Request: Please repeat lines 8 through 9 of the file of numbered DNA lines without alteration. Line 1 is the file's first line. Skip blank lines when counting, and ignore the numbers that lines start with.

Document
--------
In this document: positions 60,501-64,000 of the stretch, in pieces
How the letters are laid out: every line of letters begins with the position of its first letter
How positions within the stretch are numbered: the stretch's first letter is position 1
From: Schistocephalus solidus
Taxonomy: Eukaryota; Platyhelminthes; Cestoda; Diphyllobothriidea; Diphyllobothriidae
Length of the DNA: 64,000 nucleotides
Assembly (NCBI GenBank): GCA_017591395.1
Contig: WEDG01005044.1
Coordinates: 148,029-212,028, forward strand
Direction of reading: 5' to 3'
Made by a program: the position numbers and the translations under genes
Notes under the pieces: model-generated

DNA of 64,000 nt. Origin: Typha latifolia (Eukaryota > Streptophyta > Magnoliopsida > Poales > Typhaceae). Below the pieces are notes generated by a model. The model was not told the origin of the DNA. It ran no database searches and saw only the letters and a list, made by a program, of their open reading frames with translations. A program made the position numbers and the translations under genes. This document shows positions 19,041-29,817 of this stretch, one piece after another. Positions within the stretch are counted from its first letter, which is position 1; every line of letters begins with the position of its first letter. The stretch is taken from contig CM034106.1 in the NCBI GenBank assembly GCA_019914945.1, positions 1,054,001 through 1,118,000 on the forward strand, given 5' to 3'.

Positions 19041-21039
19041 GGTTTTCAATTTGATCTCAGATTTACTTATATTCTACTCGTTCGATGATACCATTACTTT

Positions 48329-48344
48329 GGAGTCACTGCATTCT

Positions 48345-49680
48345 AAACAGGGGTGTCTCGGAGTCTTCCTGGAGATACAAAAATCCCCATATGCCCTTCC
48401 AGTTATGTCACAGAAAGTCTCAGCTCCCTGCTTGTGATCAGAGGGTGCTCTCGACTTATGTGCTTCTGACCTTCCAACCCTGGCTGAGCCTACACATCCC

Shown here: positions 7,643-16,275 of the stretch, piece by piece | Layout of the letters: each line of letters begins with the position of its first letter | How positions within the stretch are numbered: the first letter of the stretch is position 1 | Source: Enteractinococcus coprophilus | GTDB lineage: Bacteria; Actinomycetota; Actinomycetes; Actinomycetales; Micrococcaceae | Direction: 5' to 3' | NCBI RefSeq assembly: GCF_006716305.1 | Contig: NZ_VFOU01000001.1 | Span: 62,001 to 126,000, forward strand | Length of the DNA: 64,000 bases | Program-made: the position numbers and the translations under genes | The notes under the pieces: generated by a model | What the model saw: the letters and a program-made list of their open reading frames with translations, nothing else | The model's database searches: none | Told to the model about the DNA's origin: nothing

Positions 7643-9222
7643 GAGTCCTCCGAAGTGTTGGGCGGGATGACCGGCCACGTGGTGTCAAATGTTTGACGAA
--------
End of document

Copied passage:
Contig: WEDG01005044.1
Coordinates: 148,029-212,028, forward strand